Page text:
Proof of Delivery: Part 4

The Centers for Medicare and Medicaid Services (CMS) require that DME suppliers maintain proof that any item dispensed was received by the beneficiary in the form of a Proof of Delivery document. This document must be maintained for at least seven years.  This could be requested by DMEMACs, recovery auditors, supplemental medical review contractors, or Comprehensive Error Rate Testing (CERT) medical review contractors.  Failure to adhere to this regulation can result in not only claim denial and payment recoupment, but also removal of the guilty provider from the Medicare program.

Methods of Delivery

There are three different methods by which a DME item may be delivered.  These include direct delivery by the supplier, delivery of the item to the patient via shipping or a delivery service, and delivery to a nursing facility.  Beyond the requirements covered in the February 2019 blog, there are additional documentation requirements for Proof of Delivery, and they differ based on the method of delivery.

Delivery To Nursing Facility

When patients are under their part A stay in a skilled nursing facility, they do not have coverage for DME items provided by a physician’s office.  However, when patients are:

  1. In a facility AND
  2. Not receiving skilled care AND
  3. Not under a part A stay

their benefits are no different than when they are seen in the office setting.  In this situation, providers may want to provide surgical dressings and / or compression garments to patients in a nursing facility.  When this occurs, it may be convenient to have these items delivered directly to the facility.

Sample Proof of Delivery Forms are included with the 2019 HCPCS Coding Guidance for AMERX Surgical Dressings.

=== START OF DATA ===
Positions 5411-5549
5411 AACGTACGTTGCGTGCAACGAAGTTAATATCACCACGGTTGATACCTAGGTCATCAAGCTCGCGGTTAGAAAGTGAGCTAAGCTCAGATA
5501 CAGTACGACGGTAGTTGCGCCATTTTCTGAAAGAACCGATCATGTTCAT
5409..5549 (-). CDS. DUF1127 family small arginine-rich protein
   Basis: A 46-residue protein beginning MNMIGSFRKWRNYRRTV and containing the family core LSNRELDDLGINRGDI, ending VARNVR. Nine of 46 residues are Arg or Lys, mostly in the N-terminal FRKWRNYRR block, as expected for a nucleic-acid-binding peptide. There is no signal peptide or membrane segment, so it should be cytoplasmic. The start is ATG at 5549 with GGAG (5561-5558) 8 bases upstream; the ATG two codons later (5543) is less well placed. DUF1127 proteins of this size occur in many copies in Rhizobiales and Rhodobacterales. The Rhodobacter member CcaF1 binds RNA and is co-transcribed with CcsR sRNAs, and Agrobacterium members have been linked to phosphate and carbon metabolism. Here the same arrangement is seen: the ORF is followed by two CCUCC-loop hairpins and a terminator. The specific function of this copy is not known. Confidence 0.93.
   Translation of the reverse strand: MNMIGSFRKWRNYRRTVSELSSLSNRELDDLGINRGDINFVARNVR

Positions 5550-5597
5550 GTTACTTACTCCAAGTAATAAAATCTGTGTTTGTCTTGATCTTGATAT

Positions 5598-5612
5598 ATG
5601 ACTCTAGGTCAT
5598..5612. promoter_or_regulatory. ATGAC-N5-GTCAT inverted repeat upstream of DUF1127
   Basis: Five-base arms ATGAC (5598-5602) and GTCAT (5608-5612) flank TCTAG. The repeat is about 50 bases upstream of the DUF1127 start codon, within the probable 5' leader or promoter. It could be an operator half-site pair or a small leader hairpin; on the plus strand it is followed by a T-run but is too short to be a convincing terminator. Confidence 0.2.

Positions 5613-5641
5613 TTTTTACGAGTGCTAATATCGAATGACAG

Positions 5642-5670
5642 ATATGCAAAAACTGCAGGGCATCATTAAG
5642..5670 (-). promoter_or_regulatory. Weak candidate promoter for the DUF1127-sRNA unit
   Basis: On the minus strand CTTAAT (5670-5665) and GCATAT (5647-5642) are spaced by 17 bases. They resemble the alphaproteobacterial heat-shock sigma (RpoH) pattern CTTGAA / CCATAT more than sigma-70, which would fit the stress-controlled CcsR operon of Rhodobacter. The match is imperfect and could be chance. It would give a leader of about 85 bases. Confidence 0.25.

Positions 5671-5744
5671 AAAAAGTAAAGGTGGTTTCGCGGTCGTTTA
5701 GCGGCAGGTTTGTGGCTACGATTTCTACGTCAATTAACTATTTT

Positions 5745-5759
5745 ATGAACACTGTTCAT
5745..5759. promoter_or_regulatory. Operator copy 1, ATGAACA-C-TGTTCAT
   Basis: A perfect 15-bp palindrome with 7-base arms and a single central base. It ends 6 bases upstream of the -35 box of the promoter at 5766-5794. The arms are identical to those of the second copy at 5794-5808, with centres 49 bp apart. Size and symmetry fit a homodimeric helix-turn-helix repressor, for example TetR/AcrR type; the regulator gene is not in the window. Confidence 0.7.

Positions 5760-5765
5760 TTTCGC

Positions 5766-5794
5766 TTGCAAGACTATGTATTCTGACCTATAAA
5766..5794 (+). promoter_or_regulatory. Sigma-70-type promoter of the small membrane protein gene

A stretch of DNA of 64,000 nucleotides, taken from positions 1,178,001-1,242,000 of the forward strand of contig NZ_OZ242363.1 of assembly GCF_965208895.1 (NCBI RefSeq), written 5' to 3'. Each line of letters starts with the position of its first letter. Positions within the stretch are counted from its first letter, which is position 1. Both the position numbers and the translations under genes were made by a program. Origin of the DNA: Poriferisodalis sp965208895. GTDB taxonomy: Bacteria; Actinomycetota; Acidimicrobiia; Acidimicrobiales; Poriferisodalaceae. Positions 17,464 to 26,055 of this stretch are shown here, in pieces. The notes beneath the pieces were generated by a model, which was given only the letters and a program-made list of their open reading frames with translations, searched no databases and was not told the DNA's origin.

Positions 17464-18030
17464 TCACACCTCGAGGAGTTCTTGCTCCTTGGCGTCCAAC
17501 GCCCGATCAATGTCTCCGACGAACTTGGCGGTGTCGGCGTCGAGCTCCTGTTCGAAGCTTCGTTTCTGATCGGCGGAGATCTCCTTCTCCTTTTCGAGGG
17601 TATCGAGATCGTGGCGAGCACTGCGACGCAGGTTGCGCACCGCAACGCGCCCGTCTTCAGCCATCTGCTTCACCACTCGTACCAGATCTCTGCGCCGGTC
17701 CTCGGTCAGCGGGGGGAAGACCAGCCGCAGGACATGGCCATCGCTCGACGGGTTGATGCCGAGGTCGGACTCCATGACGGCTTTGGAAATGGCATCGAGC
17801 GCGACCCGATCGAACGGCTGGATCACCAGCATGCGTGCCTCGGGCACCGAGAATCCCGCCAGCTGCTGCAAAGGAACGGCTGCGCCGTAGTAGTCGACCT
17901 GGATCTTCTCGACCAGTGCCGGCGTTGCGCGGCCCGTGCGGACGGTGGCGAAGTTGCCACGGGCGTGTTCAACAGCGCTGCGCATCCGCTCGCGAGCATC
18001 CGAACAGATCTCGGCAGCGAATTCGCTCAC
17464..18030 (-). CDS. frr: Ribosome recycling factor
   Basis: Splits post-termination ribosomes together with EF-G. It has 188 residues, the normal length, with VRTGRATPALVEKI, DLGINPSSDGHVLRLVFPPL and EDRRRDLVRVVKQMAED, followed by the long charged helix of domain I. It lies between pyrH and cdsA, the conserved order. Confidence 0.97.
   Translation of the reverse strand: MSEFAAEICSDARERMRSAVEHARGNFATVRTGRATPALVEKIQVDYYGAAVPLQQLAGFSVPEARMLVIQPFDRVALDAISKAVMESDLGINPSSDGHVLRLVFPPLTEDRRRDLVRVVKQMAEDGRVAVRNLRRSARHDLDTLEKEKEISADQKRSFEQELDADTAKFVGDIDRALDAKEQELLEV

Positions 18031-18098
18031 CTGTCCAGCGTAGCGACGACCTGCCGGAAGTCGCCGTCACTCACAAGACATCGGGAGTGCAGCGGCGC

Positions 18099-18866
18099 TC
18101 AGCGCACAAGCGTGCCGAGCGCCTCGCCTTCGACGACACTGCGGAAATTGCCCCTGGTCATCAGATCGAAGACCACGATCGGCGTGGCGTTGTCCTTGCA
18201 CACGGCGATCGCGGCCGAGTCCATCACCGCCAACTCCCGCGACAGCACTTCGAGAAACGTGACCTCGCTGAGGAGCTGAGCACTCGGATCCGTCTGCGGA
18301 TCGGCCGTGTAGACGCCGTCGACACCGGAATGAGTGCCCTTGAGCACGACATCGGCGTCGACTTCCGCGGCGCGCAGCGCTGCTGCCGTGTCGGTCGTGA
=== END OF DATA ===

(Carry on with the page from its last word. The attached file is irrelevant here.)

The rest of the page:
Download your FREE copy today!

Proof of Delivery Document Requirements

When DME items are delivered by the provider to a nursing facility or when a delivery service / mail order is used to deliver DME items to a nursing facility, the Proof of Delivery must contain:

  • Documentation demonstrating delivery of the item(s) to the facility by the provider or delivery entity
  • Documentation from the nursing facility demonstrating receipt and/or usage of the item(s) by the beneficiary
  • Description of the item in the form of a narrative, a HCPCS code, the HCPCS code descriptor, the brand name of the item, or the item’s model number
  • Quantity delivered

DISCLAIMER: The information provided here is intended to educate health care providers regarding compliance for ICD, CPT, and HCPCS coding. The information provided does not guarantee reimbursement and is accurate to the best of our knowledge at the time of this publication. Coding guidelines can change and we encourage you to stay up to date. The existence of a code does not guarantee payment.

About the Author

Dr. Jeffrey D. Lehrman, DPM, FASPS, MAPWCA, CPC

Dr. Lehrman is in private practice in Fort Collins, CO and operates Lehrman Consulting, LLC. He is a Diplomate of the American Board of Foot and Ankle Surgery, Fellow of the American Society of Podiatric Surgeons, and is recognized as a “Master” by the American Professional Wound Care Association. He is a Fellow of the American Academy of Podiatric Practice Management and an Expert Panelist on Codingline. In his role as a Consultant to the APMA Health Policy and Practice Department, Dr. Lehrman serves as an advisor to the APMA Coding Committee and the APMA MACRA Task Force. Dr. Lehrman sits on the board of directors of both the American Professional Wound Care Association and the American Society of Podiatric Surgeons. He is also on the editorial advisory board of the journal WOUNDS.

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